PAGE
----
On January 6, 2015, Penske Logistics, one of the country’s largest trucking companies, petitioned the U.S. Supreme Court for a writ of certiorari to review the Ninth Circuit’s holding in Dilts v. Penske Logistics, LLC (9th Cir. 2014) 769 F.3d 637. In Dilts, the court held that California’s meal and rest break laws are not preempted by the Federal Aviation Administration Authorization Act (“FAAAA”). Amicus curiae in support of the petition included the U.S. Chamber of Commerce and other trucking companies such as J.B. Hunt Transport. On May 4, 2015, the Supreme Court denied Penske’s petition, thereby leaving the Ninth Circuit’s holding intact.
The FAAAA was enacted to deregulate the trucking industry across state lines. It provides that a state “may not enact or enforce a law . . . related to a price, route, or service of any motor carrier with respect to transportation of property.” 49 U.S.C. § 14501(c)(1). The test for whether a state law sufficiently “relates to” a “price, route, or service” so as to trigger FAAAA preemption has been applied with inconsistent results among district courts.
In Dilts, the Ninth Circuit resolved these conflicts—at least as far as they involved California’s meal and rest break laws. The court held that these laws do not trigger FAAAA preemption because they do not “bind” a motor carrier to specific prices, routes, or services, nor do they sufficiently impact prices, routes or services.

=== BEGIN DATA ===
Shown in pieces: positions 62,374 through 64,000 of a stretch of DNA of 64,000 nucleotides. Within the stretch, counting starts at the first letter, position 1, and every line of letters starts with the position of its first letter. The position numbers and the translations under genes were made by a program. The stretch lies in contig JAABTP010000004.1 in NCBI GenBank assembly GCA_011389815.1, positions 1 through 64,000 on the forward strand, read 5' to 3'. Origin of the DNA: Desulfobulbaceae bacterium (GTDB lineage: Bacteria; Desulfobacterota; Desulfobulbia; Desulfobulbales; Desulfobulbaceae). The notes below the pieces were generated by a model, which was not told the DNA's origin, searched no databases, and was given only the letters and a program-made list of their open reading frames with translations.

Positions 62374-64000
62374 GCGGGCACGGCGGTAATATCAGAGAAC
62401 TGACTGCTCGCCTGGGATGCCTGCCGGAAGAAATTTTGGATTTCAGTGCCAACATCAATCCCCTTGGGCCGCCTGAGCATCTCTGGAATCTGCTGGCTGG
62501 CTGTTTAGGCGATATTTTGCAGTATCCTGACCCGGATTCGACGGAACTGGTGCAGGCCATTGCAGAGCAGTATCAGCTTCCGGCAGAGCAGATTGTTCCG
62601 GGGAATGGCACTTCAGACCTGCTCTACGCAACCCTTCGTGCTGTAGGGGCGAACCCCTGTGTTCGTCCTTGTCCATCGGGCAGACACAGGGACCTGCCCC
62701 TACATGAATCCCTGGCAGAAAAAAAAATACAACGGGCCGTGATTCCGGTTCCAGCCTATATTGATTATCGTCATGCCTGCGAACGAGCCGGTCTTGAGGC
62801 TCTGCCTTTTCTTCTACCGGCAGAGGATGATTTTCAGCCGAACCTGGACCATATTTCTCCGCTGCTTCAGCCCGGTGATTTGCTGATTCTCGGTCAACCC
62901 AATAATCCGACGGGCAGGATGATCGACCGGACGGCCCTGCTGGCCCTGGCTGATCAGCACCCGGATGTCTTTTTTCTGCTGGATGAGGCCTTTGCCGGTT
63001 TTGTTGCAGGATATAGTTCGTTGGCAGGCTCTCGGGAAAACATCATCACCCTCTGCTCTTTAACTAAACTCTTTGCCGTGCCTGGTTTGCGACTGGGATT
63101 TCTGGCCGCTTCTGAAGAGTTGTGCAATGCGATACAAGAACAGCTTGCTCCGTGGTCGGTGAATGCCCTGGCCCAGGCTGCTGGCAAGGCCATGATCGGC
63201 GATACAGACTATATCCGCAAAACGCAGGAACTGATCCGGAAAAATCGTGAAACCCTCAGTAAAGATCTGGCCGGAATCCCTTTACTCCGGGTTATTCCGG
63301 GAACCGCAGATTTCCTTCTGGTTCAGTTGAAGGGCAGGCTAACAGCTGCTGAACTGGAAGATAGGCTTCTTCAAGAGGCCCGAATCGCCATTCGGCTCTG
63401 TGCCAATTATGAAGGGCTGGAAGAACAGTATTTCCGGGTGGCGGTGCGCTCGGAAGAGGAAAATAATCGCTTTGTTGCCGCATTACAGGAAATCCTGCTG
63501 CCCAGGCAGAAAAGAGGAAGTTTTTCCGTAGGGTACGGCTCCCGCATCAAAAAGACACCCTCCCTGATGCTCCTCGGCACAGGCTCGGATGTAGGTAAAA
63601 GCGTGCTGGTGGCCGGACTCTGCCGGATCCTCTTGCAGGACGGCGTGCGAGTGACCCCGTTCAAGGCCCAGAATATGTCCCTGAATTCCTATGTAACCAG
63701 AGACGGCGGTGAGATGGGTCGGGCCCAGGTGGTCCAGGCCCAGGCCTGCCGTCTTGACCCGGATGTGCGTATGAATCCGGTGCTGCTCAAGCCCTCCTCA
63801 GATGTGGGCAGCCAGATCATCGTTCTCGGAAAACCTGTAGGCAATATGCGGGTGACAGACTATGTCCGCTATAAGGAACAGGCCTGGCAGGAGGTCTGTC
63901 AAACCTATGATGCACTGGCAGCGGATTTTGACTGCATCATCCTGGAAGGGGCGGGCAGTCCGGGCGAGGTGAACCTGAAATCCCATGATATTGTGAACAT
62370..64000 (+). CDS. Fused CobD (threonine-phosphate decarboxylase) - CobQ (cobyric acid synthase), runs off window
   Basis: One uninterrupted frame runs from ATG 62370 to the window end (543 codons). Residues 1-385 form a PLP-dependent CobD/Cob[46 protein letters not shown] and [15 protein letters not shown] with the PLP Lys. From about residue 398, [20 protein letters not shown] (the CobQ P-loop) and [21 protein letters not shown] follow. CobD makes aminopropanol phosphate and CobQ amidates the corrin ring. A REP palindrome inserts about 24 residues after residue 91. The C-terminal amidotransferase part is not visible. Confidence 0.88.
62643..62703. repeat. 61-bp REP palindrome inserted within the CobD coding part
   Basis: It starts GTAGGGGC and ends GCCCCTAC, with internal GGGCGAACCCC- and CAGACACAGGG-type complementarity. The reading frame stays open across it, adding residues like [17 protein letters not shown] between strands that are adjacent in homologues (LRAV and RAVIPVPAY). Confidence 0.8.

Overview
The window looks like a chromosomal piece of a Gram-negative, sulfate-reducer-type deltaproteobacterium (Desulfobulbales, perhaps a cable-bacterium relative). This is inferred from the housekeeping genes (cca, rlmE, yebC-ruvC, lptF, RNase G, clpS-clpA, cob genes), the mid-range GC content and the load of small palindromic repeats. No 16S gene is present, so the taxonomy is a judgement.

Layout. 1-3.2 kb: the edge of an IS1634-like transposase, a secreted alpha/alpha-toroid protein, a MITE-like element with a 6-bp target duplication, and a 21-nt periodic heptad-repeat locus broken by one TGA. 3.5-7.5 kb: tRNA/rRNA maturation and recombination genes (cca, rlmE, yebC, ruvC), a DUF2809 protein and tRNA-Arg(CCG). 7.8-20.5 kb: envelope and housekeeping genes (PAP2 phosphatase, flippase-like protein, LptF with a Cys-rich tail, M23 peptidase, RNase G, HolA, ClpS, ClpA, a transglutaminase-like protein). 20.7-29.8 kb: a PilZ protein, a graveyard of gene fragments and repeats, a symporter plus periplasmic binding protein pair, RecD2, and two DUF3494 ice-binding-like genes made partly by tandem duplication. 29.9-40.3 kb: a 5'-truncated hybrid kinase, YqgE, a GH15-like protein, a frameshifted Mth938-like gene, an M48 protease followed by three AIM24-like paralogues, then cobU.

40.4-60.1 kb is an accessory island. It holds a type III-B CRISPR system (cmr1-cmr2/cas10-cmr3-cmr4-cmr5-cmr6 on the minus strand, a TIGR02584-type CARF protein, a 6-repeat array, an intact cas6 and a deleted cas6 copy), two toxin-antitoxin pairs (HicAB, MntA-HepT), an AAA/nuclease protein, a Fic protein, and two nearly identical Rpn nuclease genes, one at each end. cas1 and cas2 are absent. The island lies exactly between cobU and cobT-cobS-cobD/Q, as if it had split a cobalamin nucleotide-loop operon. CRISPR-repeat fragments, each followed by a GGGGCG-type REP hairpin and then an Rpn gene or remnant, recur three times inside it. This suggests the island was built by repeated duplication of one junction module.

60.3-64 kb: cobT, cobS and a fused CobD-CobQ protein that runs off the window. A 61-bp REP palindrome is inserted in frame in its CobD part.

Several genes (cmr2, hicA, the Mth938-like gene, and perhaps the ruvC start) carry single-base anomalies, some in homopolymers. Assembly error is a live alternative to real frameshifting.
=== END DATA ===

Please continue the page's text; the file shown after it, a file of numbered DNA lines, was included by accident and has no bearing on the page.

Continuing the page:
The result of Dilts and the Supreme Court’s denial of certiorari is far-reaching. Most commercial trucking companies having business in California are now required to provide drivers with unpaid meal periods and paid rest breaks pursuant to the precise schedule upheld by California’s Supreme Court in Brinker Restaurant Corp. v. Superior Court (2012) 53 Cal.4th 1004. The requirements of Brinker are more thoroughly discussed here.
Brinker does not expect employers to “police” their employees to ensure they are taking their breaks—a feat that would be especially challenging in the trucking industry. However, the decision certainly does incentivize employers to protect themselves from meal and rest break law suits by making meal and rest breaks a company requirement, addressing violations of this requirement in a timely fashion, and having in place systems that document that these breaks have been taken at the appropriate times. For those trucking companies that pay their drivers by the mile, Dilts holds an additional implication in that drivers will need to be paid a separate hourly rate for paid rest breaks.
Questions regarding compliance with Dilts, Brinker, and other wage and hour laws can be directed to Employment Law practice group members Ashley Ann Dorris (email@example.com) and Jessica Farley (firstname.lastname@example.org).